Want to go international? Get local

TVT Media Press

Want to go international? Get local

Television and video is becoming an increasingly global business as broadcasters, studio owners and other content providers look to new markets for growth. The challenge for these operators is effectively versioning their content to adhere to local regulations, avoid cultural missteps and meet audience expectations.

This requires both art and science. While the science of content preparation – systems for workflow and media asset management – is vital, the art of versioning, which involves understanding the complexity of each new market and providing the local knowledge necessary to avoid pitfalls and win over local viewers, is absolutely critical.

It is abundantly clear that the age of global television brands is transforming the viewing marketplace across the world – and OTT TV and video revenue growth is driving much of this sweeping change. It is also obvious there are huge opportunities for broadcasters and video service operators who are prepared to invest in new frontiers for their content.

A recent study by Digital TV Research projects 35% revenue growth in the already-developed North American OTT market between 2016 and 2021, 88% in Europe, 129% in Latin America, 137% in Asia Pacific, and 292% in the Middle East and North Africa. The time is now for content owners and distributors to move into new markets to stake a claim to their share of this revenue.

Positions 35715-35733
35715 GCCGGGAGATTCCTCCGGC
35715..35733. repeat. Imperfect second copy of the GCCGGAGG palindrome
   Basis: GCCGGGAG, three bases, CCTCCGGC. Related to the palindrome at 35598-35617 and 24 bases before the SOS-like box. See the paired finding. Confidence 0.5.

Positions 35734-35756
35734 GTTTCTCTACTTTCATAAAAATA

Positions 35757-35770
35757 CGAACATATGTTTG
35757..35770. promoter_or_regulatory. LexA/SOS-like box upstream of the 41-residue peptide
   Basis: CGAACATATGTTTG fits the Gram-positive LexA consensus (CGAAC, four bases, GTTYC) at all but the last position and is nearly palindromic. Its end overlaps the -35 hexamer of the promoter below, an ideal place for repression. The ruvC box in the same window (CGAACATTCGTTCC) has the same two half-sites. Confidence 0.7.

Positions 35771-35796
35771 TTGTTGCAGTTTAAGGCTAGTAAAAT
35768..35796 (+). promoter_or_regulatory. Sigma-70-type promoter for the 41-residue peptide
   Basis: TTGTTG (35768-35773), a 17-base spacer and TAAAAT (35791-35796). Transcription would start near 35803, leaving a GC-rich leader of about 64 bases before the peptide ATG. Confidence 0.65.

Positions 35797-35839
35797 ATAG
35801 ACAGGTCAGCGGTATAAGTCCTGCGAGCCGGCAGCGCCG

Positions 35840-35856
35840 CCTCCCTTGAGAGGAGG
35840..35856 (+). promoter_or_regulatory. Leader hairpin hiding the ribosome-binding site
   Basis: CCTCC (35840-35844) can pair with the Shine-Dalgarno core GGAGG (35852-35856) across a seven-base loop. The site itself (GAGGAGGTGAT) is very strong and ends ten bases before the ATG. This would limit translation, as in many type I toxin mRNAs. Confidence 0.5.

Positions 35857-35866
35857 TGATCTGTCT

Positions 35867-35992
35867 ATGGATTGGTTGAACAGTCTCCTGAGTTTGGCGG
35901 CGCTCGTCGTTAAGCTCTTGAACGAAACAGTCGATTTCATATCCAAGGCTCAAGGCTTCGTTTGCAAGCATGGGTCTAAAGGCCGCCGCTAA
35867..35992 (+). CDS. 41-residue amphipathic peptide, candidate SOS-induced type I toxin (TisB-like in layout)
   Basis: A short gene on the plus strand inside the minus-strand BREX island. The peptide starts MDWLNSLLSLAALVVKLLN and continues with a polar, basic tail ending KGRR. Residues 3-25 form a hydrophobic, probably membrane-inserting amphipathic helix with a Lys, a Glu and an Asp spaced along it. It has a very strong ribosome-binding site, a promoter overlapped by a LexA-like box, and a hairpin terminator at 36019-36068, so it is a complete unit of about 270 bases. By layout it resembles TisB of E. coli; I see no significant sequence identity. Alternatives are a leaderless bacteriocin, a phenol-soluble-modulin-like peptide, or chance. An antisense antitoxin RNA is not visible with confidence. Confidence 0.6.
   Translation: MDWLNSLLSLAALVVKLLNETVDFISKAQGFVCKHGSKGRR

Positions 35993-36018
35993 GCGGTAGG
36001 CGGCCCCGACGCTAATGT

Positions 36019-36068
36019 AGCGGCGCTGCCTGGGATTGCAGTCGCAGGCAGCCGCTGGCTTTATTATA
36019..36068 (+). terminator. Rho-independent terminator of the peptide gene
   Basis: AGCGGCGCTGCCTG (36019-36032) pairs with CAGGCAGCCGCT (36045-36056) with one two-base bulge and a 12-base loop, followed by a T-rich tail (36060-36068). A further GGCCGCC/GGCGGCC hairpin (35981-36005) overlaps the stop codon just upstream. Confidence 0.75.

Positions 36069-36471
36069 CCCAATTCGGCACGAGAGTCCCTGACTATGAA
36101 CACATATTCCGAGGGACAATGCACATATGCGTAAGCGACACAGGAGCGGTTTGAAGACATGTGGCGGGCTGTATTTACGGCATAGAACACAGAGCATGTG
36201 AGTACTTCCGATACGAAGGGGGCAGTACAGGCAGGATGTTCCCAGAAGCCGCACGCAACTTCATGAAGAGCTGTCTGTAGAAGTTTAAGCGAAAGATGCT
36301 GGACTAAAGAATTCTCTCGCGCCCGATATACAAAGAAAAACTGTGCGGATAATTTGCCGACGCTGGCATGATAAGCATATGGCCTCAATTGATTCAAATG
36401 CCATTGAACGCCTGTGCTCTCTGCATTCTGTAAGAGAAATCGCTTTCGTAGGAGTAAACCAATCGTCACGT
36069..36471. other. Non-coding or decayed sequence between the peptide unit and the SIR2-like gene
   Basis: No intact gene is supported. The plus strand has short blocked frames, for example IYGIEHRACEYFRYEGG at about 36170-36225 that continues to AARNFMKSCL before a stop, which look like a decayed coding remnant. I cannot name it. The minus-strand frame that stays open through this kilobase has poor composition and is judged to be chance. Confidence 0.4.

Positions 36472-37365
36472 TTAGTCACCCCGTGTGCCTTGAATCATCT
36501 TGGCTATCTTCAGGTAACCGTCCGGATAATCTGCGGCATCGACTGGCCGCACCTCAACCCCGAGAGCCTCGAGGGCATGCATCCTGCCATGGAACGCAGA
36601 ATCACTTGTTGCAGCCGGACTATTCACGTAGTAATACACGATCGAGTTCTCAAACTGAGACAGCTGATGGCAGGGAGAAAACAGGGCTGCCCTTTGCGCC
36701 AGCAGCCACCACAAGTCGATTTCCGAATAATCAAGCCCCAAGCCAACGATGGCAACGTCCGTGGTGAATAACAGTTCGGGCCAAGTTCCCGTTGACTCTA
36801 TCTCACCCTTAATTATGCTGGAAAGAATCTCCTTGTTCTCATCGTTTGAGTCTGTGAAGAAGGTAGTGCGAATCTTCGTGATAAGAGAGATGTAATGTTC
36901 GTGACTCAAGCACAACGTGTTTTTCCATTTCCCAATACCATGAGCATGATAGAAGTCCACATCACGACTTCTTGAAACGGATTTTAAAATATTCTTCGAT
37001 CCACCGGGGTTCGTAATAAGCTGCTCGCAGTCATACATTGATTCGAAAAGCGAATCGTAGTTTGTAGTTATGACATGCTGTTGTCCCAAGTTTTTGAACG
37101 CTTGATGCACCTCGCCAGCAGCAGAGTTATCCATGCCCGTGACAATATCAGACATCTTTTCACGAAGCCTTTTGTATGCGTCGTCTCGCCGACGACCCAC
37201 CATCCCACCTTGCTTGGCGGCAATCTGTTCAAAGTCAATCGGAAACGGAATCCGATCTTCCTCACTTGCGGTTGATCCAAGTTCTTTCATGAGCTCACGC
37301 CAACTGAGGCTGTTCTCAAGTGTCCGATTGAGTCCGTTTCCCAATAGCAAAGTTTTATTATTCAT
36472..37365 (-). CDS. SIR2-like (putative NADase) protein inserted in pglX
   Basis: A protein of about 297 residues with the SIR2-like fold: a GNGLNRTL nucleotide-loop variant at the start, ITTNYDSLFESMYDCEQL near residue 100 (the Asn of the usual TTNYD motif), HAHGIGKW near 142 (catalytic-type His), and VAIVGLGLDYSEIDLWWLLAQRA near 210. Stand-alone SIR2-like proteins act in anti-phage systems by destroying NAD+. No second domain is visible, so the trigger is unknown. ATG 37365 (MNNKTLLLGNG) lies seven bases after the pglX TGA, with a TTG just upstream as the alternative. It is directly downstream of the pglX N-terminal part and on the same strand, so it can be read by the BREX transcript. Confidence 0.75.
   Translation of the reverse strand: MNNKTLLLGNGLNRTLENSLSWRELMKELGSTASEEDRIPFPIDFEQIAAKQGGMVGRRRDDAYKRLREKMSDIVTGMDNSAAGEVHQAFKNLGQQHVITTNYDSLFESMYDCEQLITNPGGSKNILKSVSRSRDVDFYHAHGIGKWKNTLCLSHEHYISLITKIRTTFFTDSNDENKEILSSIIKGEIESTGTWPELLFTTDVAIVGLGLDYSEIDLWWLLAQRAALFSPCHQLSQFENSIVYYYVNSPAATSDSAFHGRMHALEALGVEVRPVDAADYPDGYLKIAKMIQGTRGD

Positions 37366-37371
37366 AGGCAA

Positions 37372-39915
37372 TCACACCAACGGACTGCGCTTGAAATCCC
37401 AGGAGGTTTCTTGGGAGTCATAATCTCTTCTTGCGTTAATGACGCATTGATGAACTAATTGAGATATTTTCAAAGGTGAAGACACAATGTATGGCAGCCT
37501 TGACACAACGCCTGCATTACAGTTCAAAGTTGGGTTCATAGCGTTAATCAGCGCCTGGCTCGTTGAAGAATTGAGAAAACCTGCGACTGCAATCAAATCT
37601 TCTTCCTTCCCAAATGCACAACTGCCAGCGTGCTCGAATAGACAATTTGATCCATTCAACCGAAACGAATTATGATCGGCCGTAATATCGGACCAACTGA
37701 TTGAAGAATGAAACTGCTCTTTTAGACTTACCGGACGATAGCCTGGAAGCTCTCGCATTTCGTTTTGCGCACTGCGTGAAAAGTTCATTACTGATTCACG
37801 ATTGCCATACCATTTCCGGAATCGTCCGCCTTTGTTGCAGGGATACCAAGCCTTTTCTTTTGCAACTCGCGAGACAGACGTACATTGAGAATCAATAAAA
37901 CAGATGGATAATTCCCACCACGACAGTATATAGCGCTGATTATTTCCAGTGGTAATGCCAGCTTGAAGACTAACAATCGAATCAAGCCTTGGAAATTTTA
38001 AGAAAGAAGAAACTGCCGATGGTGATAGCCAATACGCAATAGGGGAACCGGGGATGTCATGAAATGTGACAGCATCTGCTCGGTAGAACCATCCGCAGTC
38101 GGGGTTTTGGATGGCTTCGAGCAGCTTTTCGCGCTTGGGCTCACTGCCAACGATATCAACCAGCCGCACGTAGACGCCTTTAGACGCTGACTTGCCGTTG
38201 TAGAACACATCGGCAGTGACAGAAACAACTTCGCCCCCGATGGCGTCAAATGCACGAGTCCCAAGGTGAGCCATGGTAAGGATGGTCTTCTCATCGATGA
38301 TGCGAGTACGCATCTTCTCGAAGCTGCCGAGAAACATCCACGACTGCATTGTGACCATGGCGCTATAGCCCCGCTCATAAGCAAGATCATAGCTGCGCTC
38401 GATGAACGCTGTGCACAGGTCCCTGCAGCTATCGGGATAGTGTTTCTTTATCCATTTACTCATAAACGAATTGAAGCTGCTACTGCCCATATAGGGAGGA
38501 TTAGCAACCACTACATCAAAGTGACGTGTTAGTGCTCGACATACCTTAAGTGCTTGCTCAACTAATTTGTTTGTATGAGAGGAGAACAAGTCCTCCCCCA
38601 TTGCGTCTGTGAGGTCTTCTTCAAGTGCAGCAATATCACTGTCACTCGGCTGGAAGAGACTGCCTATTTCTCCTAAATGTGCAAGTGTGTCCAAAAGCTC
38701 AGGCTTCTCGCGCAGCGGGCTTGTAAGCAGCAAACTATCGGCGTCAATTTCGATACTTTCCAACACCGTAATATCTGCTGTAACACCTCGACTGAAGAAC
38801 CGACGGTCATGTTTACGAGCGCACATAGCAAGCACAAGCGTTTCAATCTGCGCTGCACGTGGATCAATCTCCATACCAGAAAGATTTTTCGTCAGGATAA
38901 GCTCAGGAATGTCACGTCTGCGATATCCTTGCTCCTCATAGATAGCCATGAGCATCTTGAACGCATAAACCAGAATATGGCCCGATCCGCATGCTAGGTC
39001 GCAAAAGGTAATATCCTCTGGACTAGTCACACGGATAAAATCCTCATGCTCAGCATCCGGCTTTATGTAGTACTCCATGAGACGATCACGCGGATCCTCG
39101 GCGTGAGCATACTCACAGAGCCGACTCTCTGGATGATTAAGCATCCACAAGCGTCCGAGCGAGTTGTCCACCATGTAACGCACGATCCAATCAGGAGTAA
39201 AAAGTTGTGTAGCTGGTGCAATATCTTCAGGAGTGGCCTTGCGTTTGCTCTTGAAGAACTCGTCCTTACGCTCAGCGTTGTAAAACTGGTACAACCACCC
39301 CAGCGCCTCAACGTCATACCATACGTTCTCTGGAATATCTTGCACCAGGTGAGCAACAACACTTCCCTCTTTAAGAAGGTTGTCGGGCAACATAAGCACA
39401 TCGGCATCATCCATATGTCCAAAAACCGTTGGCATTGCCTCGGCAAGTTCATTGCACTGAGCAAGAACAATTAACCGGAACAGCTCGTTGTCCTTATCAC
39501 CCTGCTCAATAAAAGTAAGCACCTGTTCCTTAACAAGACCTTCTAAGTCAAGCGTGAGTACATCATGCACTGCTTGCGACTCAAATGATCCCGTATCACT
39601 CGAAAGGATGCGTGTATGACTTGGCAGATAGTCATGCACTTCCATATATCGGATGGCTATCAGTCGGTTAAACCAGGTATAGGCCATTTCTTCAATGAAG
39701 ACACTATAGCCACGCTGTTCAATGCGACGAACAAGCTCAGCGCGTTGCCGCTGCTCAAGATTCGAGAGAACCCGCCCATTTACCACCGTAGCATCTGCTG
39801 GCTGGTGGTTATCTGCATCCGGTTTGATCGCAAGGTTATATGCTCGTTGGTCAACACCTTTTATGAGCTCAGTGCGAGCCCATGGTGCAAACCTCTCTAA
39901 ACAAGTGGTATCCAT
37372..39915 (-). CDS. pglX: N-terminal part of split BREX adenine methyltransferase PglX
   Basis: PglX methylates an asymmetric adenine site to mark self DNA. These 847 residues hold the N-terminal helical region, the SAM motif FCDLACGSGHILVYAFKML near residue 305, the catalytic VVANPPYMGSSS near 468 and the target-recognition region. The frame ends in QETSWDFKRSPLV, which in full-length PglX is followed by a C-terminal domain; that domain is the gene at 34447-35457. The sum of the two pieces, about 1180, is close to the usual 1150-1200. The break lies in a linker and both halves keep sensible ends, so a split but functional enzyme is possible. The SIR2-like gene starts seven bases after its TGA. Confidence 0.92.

Successfully making the leap to new markets requires highly skilled people with expertise spanning regulatory compliance, format versioning, craft editing and a host of other content management skills. Operators starting this journey need feet on the ground with longstanding experience in new markets to prepare content that meets local audience expectations in terms of quality, tone, translation, presentation and reflection of native values.

That means not just ensuring that language, adherence to local regulations and the length of each show are effectively processed; it means understanding the values, flow and creative vision that programme makers intend, and sustaining that in local versions. That is the true art of versioning.

Adept and smooth versioning of content that is turned around quickly can position a TV or video brand to build a strong following and reputation. But there are also inherent risks and big potential costs for operators that take a wrong step – especially for those going into new markets without detailed knowledge of cultural taboos, accepted TV norms and broadcast regulations.

Every region, country and culture has their own expectations around content elements such as sex, violence, religion, news, language and subtitles – and failure to miss any one of these can have a high price. Examples can vary widely: in Europe this might involve avoiding the use of the word “prick” pre-watershed in Ireland (where research shows it is deemed more offensive than “fuck”), excluding the word ‘God’ as an exclamation in Poland and reducing US-style product placement in the more restrictive European markets. On a global level, this could include censoring a tattoo on-screen in South Korea, avoiding the depiction of conspicuous drug use in a broadcast in Japan or ensuring the creation of a pork dish in a cookery show being reversioned for the middle east doesn’t focus on the pork.

For many operators that see globalisation of content as their future, the way forward is to is to tap into deep, scalable expertise in versioning TV content for international audiences – a team with the local knowledge and track record in dealing with the distinctive regulations and cultural sensitivities necessary to ensure their investments in new markets pay off.

To learn more about bringing content to new markets, download our whitepaper, The Art of the International Content Journey.